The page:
Trump later paid a $2,500 fine over the check from his foundation because it violated federal law barring charities from making political contributions.
Amy Spitalnick, press secretary for Schneiderman's office, said Saturday that the foundation "cannot legally dissolve" until the investigation is complete.
The charitable foundation was ordered to immediately stop fundraising in New York just weeks before the general election, Schneiderman's office saying it wasn't registered to do so. The N.Y. attorney general's office said in October the Trump Foundation had a registration for an organization with assets in New York, but the law requires a different registration for those that solicit more than $25,000 a year from the public. It complied with the order and stopped its fundraising activities.
Trump was highly critical of Democratic rival Hillary Clinton's family charity, the Clinton Foundation, saying without evidence that she ran "a vast criminal enterprise run out of the State Department" while she was secretary of state. At the final presidential debate, he challenged Clinton to "give back the money" that came from donors in countries that fail to respect various human rights.
More than half the people outside the government who met with Clinton while she was secretary of state gave money — either personally or through companies or groups — to the Clinton Foundation. The proportion indicated possible ethics challenges had she been elected president.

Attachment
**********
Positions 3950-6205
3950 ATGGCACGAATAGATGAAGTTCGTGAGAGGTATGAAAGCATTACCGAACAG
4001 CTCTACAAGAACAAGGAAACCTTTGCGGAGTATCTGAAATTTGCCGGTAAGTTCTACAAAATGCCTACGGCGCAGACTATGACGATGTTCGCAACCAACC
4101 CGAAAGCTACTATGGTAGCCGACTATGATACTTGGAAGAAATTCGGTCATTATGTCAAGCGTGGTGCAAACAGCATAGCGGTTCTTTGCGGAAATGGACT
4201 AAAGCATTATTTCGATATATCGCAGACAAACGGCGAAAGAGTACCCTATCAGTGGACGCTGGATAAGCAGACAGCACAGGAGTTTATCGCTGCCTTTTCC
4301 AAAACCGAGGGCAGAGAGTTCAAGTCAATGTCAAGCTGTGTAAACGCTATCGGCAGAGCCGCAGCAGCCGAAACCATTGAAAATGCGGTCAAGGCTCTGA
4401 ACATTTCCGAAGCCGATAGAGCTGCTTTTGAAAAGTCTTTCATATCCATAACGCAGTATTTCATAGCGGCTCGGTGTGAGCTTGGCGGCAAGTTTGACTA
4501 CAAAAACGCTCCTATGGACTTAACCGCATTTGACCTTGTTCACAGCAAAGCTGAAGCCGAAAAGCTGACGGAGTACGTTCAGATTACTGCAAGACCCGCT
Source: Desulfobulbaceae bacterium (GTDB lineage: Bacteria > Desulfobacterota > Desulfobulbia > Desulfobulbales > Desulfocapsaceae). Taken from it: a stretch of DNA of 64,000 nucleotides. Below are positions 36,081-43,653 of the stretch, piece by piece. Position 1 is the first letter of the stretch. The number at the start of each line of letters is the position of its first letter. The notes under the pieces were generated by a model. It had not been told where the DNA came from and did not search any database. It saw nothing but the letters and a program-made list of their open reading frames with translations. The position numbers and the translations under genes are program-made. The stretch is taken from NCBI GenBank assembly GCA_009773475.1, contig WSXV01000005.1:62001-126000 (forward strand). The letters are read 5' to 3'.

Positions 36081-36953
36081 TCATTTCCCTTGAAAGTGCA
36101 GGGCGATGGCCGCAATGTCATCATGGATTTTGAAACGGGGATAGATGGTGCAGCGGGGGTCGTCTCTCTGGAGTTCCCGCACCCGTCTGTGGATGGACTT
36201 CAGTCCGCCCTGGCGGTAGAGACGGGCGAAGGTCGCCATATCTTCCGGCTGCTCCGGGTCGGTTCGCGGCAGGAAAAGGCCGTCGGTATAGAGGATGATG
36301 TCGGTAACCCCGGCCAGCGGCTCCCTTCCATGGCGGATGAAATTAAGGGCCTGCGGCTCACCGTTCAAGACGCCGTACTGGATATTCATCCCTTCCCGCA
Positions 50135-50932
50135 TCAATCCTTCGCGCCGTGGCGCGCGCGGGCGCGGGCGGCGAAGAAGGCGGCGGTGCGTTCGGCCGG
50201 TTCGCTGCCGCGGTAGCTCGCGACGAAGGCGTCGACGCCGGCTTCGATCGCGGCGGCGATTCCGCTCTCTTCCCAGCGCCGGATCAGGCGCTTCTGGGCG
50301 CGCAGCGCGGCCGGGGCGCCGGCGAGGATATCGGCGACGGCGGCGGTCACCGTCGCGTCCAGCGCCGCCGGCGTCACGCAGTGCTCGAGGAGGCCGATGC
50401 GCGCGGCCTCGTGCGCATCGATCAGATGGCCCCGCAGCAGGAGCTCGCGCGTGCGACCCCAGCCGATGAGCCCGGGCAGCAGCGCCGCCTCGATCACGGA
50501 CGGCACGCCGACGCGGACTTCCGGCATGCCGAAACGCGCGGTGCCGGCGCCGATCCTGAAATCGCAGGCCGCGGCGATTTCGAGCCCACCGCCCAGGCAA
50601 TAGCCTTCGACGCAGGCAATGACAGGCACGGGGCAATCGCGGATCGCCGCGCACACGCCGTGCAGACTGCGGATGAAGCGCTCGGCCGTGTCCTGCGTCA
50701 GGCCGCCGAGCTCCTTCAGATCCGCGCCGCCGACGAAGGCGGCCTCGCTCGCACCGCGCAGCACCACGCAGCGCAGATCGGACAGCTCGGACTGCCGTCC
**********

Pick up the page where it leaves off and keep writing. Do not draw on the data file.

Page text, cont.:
Trump's announcement to dissolve his own foundation came a day after the president-elect took to Twitter to declare it a "ridiculous shame" that his son Eric will have to stop soliciting funds for his charitable foundation, the Eric Trump Foundation, because of a conflict of interest.
"My wonderful son, Eric, will no longer be allowed to raise money for children with cancer because of a possible conflict of interest with my presidency," Trump tweeted. "He loves these kids, has raised millions of dollars for them, and now must stop. Wrong answer!"
Trump was in his South Florida estate, Mar-a-Lago, on Saturday, his retreat for most holidays. He spent the week meeting advisers and interviewing candidates for a handful of Cabinet positions that remain unfilled.
The president-elect also continued his criticism of a decision by the United Nations to condemn Israeli settlements in the West Bank and East Jerusalem, saying Saturday that it "will make it much harder to negotiate peace."
Trump took to Twitter a day after the U.N. Security Council vote on the settlements, saying that the decision is "too bad, but we will get it done anyway."
He didn't elaborate, but a move by the Obama administration to abstain from Friday's U.N. vote brushes aside Trump's demands that the U.S. exercise its veto and provided a climax to years of icy relations with Israel's leadership.
In a change of personnel, one of Trump's senior communications staffers, Jason Miller, said Saturday he would not take the job of White House communications director after all. Miller said in a statement that he and his wife are expecting their second daughter in January and "this is not the right time to start a new job." In his place, Sean Spicer will serve as communications director as well as press secretary.